After his keynote speech to Co-op Congress in June, Co-op News caught up with Greater Manchester’s Labour/Co-op mayor Andy Burnham to discuss the role of co-ops in his plans for the devolved region, and the work of the Co-operative Commission he has set up. With a new industrial strategy and an ambition to make the city region carbon-neutral by 2038, Mr Burnham wants co-ops to help drive the economic transition…
There have been cases of local authorities selling off valued public land and assets. Will the Co-operative Commission consider common ownership of such assets to protect them and use them in a way that adds social value?
Certainly. That’s a logical thing to do rather than having a public body sell straight to the private sector. To protect the future use of the land you might consider a community co-op. That would be an idea I would be keen to hear from the Commission on, because there is work on the way to identify land across Greater Manchester that is publicly owned that might be released for housing development.
But I think it’s important not to make the mistakes of the past, like with the right to buy – when you are trying to have a big effort to build, to have new policies, but then you find you are having the same problem 10 years down the line where you’ve not got the control over the new properties that you build. And you’ve not got that social ethos. So certainly, that’s an idea we can look at.
We’re also exploring options for town centre regeneration, particularly through the Town Centre Challenge, where we are working with our 10 councils to identify towns where we can come in and hopefully stimulate a different town centre economy – perhaps more residential with more cafés, bars or restaurants. As part of that, we could create co-op and community spaces. Prestwich has a co-op there [Village Greens Community shop]. You see this more and more – co-ops using redundant retail space – but it’s whether or not we can factor that into some of our thinking around our Town Centre Challenge.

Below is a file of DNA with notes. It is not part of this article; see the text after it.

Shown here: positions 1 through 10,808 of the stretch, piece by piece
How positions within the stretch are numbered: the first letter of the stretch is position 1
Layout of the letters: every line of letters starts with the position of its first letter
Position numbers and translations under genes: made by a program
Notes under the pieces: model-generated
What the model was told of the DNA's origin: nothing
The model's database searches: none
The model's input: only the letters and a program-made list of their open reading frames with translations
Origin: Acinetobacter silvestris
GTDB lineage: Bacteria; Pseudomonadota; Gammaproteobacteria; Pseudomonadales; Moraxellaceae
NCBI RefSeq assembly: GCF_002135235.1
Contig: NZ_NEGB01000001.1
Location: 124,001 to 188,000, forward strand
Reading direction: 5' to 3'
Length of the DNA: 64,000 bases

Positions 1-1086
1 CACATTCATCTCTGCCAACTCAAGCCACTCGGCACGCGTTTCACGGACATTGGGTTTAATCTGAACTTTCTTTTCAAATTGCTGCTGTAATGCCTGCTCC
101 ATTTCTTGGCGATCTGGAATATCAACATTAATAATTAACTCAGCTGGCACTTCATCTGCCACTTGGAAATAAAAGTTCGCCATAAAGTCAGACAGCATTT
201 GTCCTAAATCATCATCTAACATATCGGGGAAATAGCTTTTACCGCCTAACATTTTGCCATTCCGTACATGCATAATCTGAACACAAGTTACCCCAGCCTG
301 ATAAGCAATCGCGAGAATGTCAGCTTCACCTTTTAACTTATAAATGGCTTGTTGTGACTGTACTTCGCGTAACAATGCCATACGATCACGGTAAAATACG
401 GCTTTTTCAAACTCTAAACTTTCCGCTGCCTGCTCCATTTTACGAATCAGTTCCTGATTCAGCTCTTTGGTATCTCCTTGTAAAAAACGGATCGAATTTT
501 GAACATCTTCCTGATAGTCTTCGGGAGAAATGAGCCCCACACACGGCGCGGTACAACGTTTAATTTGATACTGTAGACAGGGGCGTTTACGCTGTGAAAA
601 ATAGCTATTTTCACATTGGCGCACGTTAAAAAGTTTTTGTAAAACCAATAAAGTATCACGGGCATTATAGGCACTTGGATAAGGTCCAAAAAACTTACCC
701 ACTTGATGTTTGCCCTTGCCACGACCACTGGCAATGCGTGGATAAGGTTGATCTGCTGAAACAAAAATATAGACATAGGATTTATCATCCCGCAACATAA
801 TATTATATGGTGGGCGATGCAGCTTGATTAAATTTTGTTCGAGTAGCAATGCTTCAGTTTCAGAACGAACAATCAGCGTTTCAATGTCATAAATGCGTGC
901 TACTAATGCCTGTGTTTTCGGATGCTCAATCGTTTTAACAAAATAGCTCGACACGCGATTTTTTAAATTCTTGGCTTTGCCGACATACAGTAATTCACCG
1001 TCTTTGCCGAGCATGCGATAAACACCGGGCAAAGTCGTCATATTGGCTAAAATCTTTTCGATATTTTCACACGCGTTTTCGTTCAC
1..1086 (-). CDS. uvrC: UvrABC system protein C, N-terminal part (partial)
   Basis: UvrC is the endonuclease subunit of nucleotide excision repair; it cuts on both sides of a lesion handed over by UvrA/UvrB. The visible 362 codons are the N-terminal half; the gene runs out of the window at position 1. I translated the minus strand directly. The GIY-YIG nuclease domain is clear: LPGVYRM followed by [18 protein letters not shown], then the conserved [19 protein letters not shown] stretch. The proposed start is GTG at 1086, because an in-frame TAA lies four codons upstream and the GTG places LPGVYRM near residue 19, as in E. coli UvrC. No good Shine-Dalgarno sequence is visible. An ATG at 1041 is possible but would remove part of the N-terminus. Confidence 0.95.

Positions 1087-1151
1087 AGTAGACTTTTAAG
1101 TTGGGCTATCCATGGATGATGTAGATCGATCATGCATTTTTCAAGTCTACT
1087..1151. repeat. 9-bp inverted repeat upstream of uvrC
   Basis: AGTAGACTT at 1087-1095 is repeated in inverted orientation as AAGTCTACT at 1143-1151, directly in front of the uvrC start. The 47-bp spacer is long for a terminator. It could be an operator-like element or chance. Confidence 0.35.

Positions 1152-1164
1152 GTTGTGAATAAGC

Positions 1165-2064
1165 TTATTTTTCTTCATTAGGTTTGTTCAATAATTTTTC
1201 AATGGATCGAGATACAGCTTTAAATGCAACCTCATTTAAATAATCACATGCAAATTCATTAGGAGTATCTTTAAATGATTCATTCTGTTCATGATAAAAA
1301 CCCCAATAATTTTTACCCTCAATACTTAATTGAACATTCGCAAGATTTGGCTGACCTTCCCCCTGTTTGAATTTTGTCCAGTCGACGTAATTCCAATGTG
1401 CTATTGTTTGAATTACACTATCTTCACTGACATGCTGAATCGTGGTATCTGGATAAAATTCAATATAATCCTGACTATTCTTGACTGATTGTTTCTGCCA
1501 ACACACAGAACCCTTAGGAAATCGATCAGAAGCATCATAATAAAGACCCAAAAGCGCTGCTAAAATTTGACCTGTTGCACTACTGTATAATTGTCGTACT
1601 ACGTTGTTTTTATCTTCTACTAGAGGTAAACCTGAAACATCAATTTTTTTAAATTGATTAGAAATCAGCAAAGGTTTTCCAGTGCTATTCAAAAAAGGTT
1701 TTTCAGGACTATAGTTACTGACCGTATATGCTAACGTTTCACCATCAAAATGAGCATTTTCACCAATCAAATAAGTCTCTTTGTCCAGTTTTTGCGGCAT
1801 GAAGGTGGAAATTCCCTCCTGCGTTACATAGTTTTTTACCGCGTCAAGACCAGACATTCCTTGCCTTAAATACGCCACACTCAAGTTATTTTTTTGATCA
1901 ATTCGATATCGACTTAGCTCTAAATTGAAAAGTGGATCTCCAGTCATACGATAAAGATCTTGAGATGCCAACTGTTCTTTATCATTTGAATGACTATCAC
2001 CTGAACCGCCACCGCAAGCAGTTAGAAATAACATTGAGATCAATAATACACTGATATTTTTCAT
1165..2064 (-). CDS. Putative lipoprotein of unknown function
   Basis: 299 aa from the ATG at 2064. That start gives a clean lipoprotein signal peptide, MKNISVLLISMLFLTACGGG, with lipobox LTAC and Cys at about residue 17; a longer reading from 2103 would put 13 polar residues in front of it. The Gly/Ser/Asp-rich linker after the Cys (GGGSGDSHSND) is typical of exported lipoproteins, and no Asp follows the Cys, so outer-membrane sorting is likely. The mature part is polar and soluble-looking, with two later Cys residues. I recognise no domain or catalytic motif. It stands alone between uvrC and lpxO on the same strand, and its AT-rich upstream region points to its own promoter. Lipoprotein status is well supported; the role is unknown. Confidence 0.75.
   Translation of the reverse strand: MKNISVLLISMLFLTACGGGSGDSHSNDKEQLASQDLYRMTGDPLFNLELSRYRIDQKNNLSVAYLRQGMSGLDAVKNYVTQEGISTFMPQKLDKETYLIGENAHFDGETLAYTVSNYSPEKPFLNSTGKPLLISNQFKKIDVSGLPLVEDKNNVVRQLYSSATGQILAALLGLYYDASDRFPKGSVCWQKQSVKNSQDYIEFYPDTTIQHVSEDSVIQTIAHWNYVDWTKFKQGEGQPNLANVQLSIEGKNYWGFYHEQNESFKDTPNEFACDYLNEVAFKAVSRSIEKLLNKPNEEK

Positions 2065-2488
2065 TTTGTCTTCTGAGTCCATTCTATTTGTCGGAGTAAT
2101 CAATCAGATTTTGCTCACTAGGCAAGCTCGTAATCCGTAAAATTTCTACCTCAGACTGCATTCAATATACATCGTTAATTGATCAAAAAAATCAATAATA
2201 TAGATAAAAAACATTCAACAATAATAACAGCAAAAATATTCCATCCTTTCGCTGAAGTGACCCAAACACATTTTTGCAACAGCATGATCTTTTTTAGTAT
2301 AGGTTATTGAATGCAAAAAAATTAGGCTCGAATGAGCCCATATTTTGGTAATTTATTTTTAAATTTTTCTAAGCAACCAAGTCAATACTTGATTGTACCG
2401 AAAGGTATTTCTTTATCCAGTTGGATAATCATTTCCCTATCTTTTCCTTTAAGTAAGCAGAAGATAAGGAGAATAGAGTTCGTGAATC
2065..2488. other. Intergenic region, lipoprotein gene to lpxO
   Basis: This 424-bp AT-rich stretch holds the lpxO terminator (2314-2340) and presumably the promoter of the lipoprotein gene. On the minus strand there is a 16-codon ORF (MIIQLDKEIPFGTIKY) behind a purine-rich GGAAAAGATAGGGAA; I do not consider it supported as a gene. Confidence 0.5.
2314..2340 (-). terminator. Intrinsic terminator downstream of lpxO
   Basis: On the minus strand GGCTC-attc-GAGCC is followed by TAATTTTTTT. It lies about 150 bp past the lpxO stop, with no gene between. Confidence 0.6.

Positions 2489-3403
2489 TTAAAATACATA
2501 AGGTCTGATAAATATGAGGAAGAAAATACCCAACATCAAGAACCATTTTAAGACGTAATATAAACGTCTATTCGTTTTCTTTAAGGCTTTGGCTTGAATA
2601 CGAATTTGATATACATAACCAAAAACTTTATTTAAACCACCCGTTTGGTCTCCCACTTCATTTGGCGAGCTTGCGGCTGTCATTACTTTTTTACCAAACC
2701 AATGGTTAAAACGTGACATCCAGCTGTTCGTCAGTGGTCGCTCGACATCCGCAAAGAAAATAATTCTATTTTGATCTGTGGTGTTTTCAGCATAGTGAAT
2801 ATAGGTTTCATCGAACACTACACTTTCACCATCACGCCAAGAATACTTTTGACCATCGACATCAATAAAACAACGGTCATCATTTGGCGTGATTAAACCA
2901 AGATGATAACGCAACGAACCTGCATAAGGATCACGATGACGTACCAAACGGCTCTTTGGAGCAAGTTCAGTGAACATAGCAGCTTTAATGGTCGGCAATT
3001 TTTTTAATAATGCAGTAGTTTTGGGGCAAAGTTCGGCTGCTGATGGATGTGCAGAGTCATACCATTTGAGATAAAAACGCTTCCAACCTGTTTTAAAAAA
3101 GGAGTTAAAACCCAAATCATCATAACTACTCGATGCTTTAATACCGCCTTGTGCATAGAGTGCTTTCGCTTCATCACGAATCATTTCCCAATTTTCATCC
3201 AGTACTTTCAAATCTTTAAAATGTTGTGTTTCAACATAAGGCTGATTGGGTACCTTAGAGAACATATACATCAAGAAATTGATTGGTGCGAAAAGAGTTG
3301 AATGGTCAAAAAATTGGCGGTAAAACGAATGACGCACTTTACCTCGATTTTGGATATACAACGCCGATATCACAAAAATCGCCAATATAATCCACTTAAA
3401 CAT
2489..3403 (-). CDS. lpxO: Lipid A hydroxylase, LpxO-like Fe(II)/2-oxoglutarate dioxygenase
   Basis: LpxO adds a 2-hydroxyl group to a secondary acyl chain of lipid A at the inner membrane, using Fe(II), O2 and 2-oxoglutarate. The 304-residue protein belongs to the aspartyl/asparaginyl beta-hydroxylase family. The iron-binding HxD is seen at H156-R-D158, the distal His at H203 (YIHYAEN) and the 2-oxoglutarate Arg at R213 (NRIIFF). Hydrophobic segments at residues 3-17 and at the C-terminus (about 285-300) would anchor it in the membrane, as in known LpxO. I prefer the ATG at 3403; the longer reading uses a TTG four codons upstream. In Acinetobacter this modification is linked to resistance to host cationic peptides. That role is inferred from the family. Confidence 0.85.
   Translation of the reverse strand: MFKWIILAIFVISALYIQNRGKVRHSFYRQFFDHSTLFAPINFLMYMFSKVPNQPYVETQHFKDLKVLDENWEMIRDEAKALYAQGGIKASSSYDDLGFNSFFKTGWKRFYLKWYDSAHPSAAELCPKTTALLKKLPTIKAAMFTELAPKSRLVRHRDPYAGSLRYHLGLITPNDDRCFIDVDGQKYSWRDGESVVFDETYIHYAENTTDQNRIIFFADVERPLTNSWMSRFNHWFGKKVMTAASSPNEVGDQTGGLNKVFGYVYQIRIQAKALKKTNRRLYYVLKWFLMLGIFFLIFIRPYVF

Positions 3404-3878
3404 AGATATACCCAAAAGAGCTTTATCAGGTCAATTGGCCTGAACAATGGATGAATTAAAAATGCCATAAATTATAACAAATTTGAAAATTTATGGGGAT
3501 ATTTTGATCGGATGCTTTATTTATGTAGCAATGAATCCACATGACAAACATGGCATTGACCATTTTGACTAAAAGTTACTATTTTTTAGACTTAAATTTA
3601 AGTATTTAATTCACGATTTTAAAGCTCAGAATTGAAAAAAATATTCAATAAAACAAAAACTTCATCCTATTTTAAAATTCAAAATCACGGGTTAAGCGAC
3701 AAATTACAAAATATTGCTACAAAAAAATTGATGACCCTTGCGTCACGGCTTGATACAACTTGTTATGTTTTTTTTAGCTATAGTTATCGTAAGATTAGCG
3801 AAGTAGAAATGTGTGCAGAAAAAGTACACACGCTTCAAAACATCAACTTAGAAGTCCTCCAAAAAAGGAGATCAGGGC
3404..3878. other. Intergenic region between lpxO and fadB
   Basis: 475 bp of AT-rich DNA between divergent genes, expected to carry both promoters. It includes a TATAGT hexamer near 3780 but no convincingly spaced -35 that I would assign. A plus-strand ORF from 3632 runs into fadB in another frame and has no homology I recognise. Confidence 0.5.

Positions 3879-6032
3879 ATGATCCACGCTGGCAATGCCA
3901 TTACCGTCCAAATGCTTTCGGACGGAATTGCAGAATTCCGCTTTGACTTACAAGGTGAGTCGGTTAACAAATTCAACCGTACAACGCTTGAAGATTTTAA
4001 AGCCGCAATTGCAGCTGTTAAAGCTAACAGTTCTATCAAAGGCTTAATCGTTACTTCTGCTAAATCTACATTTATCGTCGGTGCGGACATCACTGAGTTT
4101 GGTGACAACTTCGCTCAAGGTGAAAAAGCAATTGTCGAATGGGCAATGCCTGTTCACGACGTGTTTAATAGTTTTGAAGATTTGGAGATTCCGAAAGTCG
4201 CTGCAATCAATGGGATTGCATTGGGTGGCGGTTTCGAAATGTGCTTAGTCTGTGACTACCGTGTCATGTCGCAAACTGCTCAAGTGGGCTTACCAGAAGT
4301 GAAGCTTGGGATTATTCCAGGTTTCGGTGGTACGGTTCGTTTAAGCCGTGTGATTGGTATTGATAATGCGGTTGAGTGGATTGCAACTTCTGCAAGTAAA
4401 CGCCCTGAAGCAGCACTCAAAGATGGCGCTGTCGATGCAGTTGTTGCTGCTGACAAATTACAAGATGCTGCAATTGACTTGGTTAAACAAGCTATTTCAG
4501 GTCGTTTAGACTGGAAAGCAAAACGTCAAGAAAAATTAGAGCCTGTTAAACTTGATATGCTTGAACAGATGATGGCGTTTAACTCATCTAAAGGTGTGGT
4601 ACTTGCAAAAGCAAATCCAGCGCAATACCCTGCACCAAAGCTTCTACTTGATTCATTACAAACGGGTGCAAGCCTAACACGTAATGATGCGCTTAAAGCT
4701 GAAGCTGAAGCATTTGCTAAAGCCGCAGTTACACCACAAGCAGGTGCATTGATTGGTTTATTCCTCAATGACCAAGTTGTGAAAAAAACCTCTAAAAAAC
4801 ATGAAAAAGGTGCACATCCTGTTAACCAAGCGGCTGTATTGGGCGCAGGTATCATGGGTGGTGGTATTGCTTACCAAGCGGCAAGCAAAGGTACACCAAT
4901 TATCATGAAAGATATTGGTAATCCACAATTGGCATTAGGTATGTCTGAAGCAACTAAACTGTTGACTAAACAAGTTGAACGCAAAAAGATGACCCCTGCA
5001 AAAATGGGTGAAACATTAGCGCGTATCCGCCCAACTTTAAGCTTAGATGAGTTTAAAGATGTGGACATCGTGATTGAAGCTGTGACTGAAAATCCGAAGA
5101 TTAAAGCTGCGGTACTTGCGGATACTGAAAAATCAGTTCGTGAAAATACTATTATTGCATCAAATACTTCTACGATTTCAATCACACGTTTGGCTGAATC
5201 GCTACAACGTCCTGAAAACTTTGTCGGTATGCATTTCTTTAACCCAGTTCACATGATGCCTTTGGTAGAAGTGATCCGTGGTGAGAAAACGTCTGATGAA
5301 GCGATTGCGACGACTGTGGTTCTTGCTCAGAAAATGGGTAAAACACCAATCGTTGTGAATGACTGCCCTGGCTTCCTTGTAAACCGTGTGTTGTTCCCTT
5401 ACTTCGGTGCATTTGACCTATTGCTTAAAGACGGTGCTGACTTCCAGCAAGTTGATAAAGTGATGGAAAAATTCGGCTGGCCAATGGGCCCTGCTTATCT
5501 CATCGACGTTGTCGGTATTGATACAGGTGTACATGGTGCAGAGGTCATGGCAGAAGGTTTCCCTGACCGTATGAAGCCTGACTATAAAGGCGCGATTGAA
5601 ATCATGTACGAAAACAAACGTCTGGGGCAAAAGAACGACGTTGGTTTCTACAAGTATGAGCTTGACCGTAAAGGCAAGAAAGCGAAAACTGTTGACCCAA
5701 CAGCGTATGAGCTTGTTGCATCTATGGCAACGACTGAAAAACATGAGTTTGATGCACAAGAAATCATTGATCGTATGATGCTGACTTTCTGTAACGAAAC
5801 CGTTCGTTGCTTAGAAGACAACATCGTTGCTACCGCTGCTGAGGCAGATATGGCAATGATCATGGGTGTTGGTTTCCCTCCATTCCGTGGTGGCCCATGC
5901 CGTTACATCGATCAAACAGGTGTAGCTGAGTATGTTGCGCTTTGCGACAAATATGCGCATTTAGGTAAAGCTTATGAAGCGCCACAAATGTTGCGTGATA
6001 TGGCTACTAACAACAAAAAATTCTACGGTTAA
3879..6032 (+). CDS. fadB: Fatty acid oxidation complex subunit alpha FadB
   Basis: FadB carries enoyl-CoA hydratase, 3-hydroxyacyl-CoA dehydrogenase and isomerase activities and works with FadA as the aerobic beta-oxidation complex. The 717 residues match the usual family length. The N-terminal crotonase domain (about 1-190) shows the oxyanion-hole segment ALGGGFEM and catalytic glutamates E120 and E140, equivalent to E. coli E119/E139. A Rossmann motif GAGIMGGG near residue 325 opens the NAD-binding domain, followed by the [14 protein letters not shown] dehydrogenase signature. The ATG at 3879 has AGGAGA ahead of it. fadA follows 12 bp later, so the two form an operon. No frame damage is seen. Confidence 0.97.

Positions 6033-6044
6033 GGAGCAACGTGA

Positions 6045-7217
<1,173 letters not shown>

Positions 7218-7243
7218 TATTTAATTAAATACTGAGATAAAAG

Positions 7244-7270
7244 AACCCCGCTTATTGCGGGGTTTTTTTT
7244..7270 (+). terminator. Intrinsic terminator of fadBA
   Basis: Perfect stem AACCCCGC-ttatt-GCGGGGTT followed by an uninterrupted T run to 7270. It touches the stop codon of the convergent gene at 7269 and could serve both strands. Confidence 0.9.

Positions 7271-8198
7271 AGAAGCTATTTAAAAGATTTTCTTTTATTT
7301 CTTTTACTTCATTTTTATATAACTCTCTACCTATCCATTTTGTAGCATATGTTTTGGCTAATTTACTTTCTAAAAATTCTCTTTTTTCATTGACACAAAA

We launched the first Mayoral Development Corporation (MDC) in Stockport to lead the regeneration of the Town Centre West. It will be interesting to see how we might ensure that the co-op sector is represented in terms of the decision making and the thinking about the regeneration of the town centre, because it’s important in terms of building in that sustainability and that sense of new community – which might not be there if you simply leave it to the private sector.
Lewisham and Bromley councils supported Lewisham Credit Union with grants to give interest-free loans to people facing eviction. Would you consider a similar homelessness prevention scheme?
We’ve looked at that with regards to universal credit, recognising there is this gap of four to six weeks before people receive their money. We haven’t yet come up with any viable proposal but I’m still interested to see whether we could have a small-scale scheme of that kind.
Of course, the Homelessness Reduction Act is now a law and it requires public bodies to take actions to mitigate risks of homelessness, and I think stop-gap funding, to help people between the point where they are eligible for universal credit and the moment when they get the money, is something we need to continue to look at. It could prevent the spiral into debt that can happen if people are left waiting three or four weeks for their money.